Non-compliant funds walk a very fine line
Karina Barrymore THEAustralian Taxation Office has stepped up its stand against selfmanaged superannuation funds and their members, with more than 100 funds declared non-complying during the past year.
This compares with just a handful of noncompliant orders previously and is being followed up with unprecedented legal action by theATOagainst the trustees and members of these funds.
‘‘TheATOis not only shutting down the super fund, but they are also nowtaking the trustees and fund members to court,’’ DBALawyers senior associate Bryce Figot says.
Asuper fund is declared non-compliantwhenit breaks the law, such as early withdrawals, being involved in related-party transactions or other breaches of superannuation law.
Typically these funds lose their tax benefit status and must therefore pay extra tax on their total assets and investment earnings.
NowtheATOis adding Federal Court action and fines to the penalties.
‘‘There’s no doubt the ATOhas switched from education to compliance, and quite a few trustees have been taken to court,’’ Figot says. ‘‘TheATOis also asking the court to impose penalties personally on the trustees and members. In the past, a trustee might contravene the legislation and theATOmight [just] make the fund noncomplying.
‘‘However, that’s no longer the end of the story. In a recent case, a trustee was also fined $15,000 in the Federal Court, despite pleading difficult personal circumstances.’’
According to the latest report by self-managed fund auditor Partners Group, 3.4 per cent of funds broke the law last year. This was half the amount of the previous year.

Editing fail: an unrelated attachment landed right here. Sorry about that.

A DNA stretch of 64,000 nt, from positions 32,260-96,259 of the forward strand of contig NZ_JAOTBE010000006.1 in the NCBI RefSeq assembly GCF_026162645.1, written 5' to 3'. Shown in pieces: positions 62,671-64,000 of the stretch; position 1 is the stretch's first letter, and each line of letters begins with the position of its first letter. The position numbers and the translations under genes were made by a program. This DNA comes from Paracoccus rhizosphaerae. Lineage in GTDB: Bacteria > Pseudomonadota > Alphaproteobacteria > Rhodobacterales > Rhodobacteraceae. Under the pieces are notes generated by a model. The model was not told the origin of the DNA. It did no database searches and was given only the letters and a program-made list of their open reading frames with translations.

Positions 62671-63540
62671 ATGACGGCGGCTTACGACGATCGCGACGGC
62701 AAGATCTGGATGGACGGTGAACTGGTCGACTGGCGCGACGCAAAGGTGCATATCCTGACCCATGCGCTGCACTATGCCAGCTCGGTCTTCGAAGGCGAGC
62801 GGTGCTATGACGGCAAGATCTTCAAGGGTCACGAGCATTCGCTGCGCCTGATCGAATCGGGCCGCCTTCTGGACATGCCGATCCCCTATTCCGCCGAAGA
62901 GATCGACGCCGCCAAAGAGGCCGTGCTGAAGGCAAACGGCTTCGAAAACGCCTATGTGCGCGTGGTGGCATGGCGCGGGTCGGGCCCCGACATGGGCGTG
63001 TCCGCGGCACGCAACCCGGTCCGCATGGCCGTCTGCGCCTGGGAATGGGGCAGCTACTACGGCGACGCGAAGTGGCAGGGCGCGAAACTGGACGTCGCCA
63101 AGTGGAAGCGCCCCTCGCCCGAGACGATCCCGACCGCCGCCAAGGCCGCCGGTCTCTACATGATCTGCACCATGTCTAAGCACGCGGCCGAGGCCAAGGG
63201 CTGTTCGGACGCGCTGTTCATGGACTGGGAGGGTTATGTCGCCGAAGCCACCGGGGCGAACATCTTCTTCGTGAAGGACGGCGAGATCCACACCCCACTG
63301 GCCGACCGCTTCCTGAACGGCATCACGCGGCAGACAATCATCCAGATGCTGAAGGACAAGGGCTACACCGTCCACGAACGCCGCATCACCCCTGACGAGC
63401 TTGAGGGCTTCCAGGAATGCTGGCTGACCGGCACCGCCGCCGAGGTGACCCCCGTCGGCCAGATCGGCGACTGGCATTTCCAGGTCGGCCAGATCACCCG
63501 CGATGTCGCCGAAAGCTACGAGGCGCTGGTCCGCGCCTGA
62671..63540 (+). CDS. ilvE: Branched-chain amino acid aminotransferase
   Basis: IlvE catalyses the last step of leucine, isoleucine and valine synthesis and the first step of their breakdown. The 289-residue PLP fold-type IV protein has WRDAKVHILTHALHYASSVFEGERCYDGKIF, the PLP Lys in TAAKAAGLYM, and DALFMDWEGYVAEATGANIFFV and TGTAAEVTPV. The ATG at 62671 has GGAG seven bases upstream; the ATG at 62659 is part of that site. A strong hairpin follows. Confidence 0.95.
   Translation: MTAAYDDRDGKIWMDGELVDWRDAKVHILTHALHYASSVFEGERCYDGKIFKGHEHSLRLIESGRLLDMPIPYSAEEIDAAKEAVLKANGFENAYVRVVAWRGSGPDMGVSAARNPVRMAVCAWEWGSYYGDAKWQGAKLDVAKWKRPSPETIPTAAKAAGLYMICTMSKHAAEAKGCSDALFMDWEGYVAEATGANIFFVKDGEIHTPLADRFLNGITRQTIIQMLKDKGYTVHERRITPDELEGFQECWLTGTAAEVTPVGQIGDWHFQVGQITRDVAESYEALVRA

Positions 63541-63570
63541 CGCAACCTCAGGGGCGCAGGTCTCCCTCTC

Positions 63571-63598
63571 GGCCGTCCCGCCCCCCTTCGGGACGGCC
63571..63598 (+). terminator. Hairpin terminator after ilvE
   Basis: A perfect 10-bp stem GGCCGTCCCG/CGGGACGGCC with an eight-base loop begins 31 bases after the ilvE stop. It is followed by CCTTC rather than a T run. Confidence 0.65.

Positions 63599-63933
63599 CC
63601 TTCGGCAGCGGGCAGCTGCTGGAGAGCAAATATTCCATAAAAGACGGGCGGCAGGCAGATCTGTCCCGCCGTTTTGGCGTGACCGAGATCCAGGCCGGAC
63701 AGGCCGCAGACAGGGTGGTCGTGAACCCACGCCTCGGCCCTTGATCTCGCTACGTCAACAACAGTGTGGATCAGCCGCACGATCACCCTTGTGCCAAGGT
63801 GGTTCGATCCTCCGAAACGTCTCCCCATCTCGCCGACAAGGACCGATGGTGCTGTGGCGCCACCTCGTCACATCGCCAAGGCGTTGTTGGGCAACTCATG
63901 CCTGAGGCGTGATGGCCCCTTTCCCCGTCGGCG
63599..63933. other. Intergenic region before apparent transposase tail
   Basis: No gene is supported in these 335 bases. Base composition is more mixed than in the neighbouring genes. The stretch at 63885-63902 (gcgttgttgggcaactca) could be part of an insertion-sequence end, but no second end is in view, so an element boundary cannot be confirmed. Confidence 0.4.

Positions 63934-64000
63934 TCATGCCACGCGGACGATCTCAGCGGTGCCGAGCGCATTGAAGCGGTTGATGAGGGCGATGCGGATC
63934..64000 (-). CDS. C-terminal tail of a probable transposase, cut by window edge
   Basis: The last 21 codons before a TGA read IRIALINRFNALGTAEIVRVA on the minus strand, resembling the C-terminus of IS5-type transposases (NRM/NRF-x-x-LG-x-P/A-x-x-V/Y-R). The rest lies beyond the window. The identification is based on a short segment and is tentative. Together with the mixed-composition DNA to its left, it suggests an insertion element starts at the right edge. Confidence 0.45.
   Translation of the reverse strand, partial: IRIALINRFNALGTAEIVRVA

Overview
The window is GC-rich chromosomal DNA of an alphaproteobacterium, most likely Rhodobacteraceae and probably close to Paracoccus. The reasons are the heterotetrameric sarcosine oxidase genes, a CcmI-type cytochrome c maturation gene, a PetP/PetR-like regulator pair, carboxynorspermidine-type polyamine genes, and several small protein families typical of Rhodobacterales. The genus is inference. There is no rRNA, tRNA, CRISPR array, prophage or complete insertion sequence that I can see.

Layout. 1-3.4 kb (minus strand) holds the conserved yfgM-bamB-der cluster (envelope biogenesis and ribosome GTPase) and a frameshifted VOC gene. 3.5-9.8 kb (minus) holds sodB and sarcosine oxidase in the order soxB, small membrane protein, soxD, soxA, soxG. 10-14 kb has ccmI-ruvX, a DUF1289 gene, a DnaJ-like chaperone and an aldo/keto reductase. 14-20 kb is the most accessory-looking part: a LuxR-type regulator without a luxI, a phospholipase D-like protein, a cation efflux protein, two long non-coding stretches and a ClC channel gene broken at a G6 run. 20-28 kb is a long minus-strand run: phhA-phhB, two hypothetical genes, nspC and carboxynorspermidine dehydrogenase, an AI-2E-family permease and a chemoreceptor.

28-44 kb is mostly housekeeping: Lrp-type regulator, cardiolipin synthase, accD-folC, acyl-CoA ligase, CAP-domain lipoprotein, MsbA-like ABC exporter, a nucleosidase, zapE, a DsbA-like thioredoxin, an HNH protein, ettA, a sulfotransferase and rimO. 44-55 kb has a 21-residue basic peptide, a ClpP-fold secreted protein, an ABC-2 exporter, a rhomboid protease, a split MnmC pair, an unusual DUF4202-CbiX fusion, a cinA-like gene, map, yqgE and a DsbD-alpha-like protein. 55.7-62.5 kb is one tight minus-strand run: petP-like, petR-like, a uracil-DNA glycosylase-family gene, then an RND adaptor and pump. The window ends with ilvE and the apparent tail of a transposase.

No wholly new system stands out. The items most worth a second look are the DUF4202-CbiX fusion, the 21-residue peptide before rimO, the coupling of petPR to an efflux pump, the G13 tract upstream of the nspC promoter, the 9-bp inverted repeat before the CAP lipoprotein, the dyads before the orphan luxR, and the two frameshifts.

Partners Group partner Martin Murden agrees theATOis taking a tough stand on deliberate contraventions, though it is still showing leniency for innocent breaches.
‘‘In some cases, the Tax Office is still telling people to ‘go and get it fixed’, but in blatant breaches it’s a different case,’’ Murden says.
He says last year the ATOreceived about 9000 contravention reports from self-managed fund auditors. However, most were minor problems and were easily corrected.
The recent Federal Court case that resulted in a $15,000 fine involved a 41-year-oldmanwhoset up hisownsuper fund.
Themanleft school at 15 and had been working in the food industry ever since, accumulating about $60,000 in various super funds.
To start his new selfmanaged fund, he rolled in his combined $60,000 of super. However, at the time he was also in financial difficulty after a marriage break-up and was paying child support, a mortgage on the matrimonial home and supporting himself.
He told the court that almost as soon as the selfmanaged fund was established he started withdrawing money, including the first misappropriation of $5500 to repay money to his exwife. Other withdrawals were used to pay bills and liabilities, school fees and to meet his daily living expenses.
The auditor of the fund discovered the withdrawals, which totalled 98 per cent of the fund balance, and alerted the Superannuation Commissioner, who instructed themanto immediately repay the money. Instead, theman withdrew the remaining 2 per cent balance.
Figot says the $15,000 penalty was not as severe as it could have been, but says that it still clearly showed that the courts would not take these cases lightly.
CRACKDOWN: The Australian Taxation Office is taking a firm stand against self-managed super funds found breaking the law.